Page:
826. Alan Rickman
Severus - Sever means "to cut off." Snape appears to have "cut off" his ties with the Dark Lord through the first five books, and then with Dumbledore and the Order in Half-Blood Prince. "Severe" means "cruel, strict" - two characteristics that accurately describe the Potions Professor. Sounds very similiar to the Latin word "servus," meaning "servant." Is he still a servant of Voldemort's? In ancient history, Lucius Septimius Severus restored stability to the Roman Empire after the tumultuous reign of Emperor Commodus (See Albus) and the civil wars that erupted in the wake of Commodus' murder. To read more on this story, go here. The name Severus is also mentioned in Mansfield Park by Jane Austen, a favorite book of J.K. Rowling. Additionally, a Saint Severus of Alexandria (Egypt) was martyred along with a Saint Peter and a Saint Leucius for publicly proclaiming the faith around 309 C.E. Severus, Peter, and Lucius - quite a coincidence!
Snape - A town in England. Also based after a person J.K. Rowling knew.
6.327. Imelda Staunton
Dolores - Of Latin origin. Means "lady of sorrows or pain" (psychological or physical). In Greek, "doleros" means "deceitful." In Spanish, "dolor" means "to have pain."
Umbridge - Sounds like "umbrage," which is "a feeling of anger caused by an offense." In Latin, "umbra" means "shadow, shade, or ghost" and can also be interpreted as "jealous or suspicious of another" or "standing in one's light or way." The phrase "to take umbridge" means to "cause offense and make trouble." She certainly does this for Harry. The plural "umbrae" means "shadows". In this context it can be used as shadowing or following other individuals - just how Umbridge does with the Ministry of Magic.
628. Ian Hart
Quirinus - The name Quirinus is derived from the words "co-viri," meaning "of two men." Quirinus was applied to Romulus, for whom Rome was named, when he was considered a god. Furthermore, there is a connection between Quirinus and Janus Quirinus, the two-faced god. Janus was the god of both beginnings and endings and was depicted as having one face look forward while the other watched behind, much like our dear professor Quirrell.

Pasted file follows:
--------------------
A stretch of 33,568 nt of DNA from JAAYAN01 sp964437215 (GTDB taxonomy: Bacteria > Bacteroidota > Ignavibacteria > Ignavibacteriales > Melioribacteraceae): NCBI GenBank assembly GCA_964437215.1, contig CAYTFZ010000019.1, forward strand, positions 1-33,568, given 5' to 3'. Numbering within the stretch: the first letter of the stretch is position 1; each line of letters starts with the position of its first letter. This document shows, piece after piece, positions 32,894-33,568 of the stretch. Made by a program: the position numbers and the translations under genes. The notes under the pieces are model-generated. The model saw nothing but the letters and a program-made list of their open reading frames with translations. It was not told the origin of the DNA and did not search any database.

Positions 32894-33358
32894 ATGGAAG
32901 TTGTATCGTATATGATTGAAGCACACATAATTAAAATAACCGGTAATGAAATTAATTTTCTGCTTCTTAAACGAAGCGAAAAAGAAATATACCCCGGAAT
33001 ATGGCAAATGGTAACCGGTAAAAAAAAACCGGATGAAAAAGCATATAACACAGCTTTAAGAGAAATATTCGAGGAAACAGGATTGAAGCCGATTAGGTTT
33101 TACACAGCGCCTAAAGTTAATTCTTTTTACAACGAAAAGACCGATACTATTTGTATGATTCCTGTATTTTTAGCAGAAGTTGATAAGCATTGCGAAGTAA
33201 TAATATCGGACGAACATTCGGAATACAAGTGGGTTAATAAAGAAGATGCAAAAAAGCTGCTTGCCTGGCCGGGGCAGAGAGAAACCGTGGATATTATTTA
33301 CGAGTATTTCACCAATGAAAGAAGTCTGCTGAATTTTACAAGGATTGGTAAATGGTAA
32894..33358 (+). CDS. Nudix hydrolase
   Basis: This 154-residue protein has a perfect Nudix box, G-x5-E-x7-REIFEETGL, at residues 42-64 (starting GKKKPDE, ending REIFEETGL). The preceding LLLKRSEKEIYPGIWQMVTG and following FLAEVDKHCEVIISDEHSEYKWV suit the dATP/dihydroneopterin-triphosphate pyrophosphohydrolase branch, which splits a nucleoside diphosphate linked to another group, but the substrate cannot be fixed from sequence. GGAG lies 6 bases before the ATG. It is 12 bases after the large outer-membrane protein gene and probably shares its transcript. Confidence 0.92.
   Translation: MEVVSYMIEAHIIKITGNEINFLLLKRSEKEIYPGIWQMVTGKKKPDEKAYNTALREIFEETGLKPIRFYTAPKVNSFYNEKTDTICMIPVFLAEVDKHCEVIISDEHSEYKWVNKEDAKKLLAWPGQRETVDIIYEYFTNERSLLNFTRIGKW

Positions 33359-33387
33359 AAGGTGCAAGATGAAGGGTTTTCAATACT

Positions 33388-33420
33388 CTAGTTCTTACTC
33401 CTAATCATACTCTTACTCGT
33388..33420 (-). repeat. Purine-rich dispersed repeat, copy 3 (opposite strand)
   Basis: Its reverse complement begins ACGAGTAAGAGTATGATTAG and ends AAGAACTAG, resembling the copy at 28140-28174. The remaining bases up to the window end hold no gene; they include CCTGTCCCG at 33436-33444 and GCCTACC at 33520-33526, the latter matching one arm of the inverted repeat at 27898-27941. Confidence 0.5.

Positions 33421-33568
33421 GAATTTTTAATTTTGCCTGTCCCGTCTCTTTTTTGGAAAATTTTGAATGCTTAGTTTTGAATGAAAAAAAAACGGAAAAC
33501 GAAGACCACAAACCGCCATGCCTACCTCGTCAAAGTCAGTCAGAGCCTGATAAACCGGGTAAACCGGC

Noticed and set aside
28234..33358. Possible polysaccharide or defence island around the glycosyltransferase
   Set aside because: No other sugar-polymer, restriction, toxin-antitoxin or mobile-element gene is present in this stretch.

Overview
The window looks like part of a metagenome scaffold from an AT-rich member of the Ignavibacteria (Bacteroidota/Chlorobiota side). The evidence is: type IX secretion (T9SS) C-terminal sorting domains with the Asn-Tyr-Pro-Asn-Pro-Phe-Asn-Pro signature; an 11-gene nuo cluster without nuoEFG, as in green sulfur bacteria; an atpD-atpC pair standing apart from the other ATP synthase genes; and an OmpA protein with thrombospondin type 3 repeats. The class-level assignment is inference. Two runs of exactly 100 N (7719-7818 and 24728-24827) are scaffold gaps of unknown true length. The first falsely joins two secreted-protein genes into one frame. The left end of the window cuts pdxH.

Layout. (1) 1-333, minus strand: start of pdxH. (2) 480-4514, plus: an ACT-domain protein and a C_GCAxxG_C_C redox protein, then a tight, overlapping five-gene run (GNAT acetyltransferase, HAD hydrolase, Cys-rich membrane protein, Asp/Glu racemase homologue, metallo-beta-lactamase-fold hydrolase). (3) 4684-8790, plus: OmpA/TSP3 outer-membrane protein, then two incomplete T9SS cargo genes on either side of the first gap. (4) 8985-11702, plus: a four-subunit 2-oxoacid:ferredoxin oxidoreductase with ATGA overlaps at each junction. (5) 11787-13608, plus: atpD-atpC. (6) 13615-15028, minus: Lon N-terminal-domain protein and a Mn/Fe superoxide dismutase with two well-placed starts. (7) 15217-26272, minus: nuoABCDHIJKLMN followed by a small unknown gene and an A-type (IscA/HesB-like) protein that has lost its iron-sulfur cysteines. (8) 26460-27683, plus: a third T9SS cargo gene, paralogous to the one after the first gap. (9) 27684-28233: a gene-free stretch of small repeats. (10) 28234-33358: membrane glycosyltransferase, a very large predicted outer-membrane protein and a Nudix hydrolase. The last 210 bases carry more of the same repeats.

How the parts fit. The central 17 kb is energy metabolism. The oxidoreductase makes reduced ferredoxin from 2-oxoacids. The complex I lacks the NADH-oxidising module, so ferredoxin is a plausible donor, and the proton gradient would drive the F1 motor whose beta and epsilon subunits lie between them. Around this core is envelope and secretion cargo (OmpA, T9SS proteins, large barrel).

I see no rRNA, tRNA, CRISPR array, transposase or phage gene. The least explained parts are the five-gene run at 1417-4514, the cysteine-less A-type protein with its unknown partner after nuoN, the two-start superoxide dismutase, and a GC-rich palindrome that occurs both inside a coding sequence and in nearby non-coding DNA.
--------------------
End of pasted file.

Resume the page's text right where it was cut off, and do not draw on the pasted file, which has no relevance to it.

Quirrell - Perhaps derived from the word "quarrel," which means "an angry dispute or argument." Also sounds like squirrel, for a nervous, nut-eating rodent that lives in trees. The professor was a scared, shaky man who behaved a lot like one, later an act to cover up his allegiance to Voldemort. Possibly from "querulous" meaning full of "doubts and questions."
829. Ralph Fiennes
Tom Marvolo Riddle - If you rearrange the letters, it spells: "I am Lord Voldemort." The name "Tom" means "twin."
Voldemort, Lord - There was a dark wizard in medieval times named Voldermortist. In another language, Voldermortist means "Lord of Evil" or "Dark Lord." Legend has it that Voldermortist once tried to destroy Merlin before the time of King Arthur (Mr. Weasley?) by bewitching good people and simply bribing those who already were evil. Legend has it that Merlin destroyed Voldermortist by using a simple Paralyzing Charm (full body bind?), fed him to the many-headed-beast (Fluffy?) of the lake, the Lady of the Lake's pet (Giant Squid?), freed the bewitched people, and destroyed the evil men. That was maybe twelve, thirteen years before Arthur (how long it was from Voldemort's destruction until Harry started Hogwarts). In many European languages, "mort" or "mord" refer to "death or evil." In French, "vol-de-mort" means "flight from death" (meaning escaping death). Also in French, "vol" translates as "the act of stealing," giving Voldemort's name the alternate meaning to "steal from death." In Norwegian and Danish, "vold" means "violence." In Danish, "volde" means "to cause" and could be derived from the Latin "valde," meaning "great, exceedingly, strongly, powerfully." Using these defintions Lord Voldemort's name would then mean "excessive, great, or extreme death."
7.930. Helena Bonham Carter
Bellatrix - "Bella" is a construct of the word "bellum" meaning "war" and "trix" refers to "a woman in power." Bellatrix is therefore known as the "Female Warrior" and is also the pale yellow star indicating the left shoulder of the constellation Orion, the Great Hunter.
Lestrange - To be "estranged" means to be "removed from society." In French, "etrange" means "strange" or "weird."
6.831. Tom Felton
Draco - Draco is a constellation that looks like a dragon but is a snake. In Latin, Draco means "dragon." There was also a Greek ruler named Draco who developed a system of severe punishments for the smallest of crimes. "Draconian" means "harsh or cruel." In Romanian, "drac" means "devil."
6.232. Timothy Spall